Located just off the junction of Interstate 8 and Interstate 5, just north of the Mission Hills neighborhood, you’ll find museums and the preserved historic buildings that make Old Town so famous to this day.

Each attraction covers a different aspect of Old Town history. Some go into detail about the founding and history of Old Town San Diego, while others explore the lives of a single person from early Old Town history and how their contributions shaped the town. Still others might preserve the architecture of early Old Town settlements and provide a window into what these homes would have looked like hundreds of years ago.

If you are looking for some more history about San Diego, Balboa Park does have a varied history. There are also 17 museums, a golf course as well the world-famous San Diego Zoo all within Balboa Park. It is one of the gems of San Diego.

If you are looking to visit Old Town or Balboa Park and you would like to save some money on attractions and activities consider purchasing the Go San Diego pass. This pass gets you access to over 50 different attractions and activities all around San Diego while saving you over 55% on the general admission costs. The Go San Diego pass gets you in most of the museums in San Diego, the USS Midway Aircraft Museum and even the San Diego Zoo for one low cost.

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The Cosmopolitan Hotel is a historic landmark located in downtown San Diego. Complete with vintage furniture & timely details, the hotel has a haunting charm.
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Museums, Historic Buildings, and Other Places of Interest

There’s always something new to learn in Old Town, and thanks to the abundance of cultural and historic preservation efforts, understanding the town’s extensive history is both accessible and engaging.

Whaley House

The Whaley House Museum is one of the best-known attractions in the Old Town area and a historic building full of incredible history that’s worth a visit. This magnificent 1850’s brick mansion was created when its founder Thomas Whaley moved to Old Town and designed the house himself, which makes it one of San Diego’s oldest buildings. Since then, it has been home to many significant events in Old Town’s history.

The Whaley House has taken many forms over the years. It was first and foremost the home of the Whaley settlers, who also rented out the house as San Diego’s first commercial theater. It has also been used as a granary, a general store, and even a courthouse.

You can visit the Whaley House Museum to learn more about its founders and the starring role it played in Old Town’s development. Take in the Greek revival architectural style of the exterior design, then head inside for a tour. The rooms have been renovated to reflect what the house would have looked like at different periods in San Diego’s past.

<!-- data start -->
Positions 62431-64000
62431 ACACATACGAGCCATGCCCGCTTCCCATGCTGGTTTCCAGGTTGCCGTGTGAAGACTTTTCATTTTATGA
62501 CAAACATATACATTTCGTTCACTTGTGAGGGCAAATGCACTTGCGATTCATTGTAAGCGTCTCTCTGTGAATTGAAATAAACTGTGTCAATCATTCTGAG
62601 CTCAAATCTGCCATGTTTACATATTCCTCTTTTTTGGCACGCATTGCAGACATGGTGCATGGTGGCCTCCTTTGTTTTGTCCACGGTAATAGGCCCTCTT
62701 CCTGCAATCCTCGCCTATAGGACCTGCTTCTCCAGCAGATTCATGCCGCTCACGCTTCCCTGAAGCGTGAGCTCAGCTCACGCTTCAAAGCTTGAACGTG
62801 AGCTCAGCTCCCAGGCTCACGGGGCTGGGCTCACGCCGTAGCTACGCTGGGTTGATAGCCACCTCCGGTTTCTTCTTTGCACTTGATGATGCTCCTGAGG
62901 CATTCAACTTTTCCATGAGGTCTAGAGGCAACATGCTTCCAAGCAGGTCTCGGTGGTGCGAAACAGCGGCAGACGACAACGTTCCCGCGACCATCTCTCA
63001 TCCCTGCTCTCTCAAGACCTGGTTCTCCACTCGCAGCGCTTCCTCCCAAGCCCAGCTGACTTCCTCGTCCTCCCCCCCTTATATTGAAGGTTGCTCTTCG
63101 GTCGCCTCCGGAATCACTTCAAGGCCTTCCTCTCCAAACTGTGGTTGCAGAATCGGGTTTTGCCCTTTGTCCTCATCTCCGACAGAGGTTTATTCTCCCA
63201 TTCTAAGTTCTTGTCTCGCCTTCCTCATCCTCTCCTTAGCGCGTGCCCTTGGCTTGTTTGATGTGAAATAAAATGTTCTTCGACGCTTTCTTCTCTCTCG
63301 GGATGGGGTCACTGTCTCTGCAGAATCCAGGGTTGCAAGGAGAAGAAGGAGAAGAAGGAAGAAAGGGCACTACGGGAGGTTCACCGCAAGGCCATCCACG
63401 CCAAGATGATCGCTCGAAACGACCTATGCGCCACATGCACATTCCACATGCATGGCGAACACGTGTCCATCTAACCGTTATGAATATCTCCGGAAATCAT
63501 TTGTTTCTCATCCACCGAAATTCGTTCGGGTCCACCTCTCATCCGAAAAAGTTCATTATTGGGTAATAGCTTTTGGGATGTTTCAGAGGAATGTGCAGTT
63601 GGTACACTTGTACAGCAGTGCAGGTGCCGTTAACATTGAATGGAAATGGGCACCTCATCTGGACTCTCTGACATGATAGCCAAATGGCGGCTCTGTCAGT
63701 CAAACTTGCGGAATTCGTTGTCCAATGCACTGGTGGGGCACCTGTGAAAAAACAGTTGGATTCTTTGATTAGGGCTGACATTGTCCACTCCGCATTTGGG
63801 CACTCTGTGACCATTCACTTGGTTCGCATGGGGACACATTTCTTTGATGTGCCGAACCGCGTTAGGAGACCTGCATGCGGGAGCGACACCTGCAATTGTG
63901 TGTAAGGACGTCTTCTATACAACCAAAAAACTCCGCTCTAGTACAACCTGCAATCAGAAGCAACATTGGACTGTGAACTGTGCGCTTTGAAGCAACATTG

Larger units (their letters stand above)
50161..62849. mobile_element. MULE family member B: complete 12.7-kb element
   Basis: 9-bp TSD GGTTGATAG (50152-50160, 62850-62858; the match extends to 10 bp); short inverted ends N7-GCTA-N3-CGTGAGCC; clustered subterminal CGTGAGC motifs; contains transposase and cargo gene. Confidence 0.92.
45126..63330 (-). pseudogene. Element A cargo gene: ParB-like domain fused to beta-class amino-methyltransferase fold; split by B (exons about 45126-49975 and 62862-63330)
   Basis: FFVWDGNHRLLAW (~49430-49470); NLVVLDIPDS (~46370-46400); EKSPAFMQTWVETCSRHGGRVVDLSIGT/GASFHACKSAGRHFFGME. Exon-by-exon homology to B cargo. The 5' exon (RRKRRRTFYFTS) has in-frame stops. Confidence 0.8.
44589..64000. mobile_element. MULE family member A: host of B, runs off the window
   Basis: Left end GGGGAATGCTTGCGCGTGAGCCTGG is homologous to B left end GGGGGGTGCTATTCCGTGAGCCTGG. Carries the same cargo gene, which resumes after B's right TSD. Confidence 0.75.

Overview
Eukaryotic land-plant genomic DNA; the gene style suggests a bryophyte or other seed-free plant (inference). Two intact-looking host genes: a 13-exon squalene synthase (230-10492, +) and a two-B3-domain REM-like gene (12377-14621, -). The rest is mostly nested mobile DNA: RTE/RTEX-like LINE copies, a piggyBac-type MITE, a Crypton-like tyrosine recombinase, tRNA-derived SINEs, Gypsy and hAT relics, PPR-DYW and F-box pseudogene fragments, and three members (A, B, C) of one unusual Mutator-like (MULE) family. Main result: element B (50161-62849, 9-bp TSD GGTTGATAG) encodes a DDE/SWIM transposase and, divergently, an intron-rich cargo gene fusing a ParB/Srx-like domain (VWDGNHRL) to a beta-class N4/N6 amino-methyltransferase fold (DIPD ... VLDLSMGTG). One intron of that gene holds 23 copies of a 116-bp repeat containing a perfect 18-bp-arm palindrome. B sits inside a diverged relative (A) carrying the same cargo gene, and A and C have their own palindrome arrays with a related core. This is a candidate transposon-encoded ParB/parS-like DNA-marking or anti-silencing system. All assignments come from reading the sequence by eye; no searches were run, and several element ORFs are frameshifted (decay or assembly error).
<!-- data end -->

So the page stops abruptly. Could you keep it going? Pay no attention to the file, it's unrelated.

If you’re planning on visiting the Whaley House Museum, don’t forget to take advantage of the great savings you can get with the Go San Diego Pass. If you purchase a pass ahead of time, you can save an additional discount on your trip by purchasing via the link on our website.

The Whaley House is also well known for its ghost sightings. Caretakers of the house and visitors to the museum alike have reported seeing shades from the past. Nighttime tours highlight these supernatural encounters and go into more detail about each member of the Whaley family that may still be haunting the grounds.

Junipero Serra Museum

The Junipero Serra Museum is part of the San Diego History Center. It rests in the same location as the original San Diego Mission led by Father Junipero Serra that eventually led to the founding of San Diego and the establishment of Mission Valley. The museum also includes the renovated Presidio fort, which was an active military base from 1769 to 1835.

At the Junipero Serra Museum, you can observe an accurate rendition of the Spanish Revival architecture of Mission Valley. You can also ascend the tower and enjoy the breathtaking aerial view of historic Old Town. If you’re interested in more information about California’s history, the huge library inside the museum contains hundreds of history books and primary source documents.

The museum also includes an extensive art collection maintained by the San Diego History Center. Each piece in the collection is related to San Diego’s history, helping to bring greater recognition to the artists that have enriched the culture of the area for hundreds of years.

The Mission San Diego de Alcalá and Presidio fort are crucial parts of the story of San Diego’s history. Seeing them in person is an incredible experience that is well worth the trip. When you visit Mission Valley, you’ll really feel like you’re stepping back through time, directly into the earliest days of the original Old Town settlement.

Old Town San Diego State Historic Park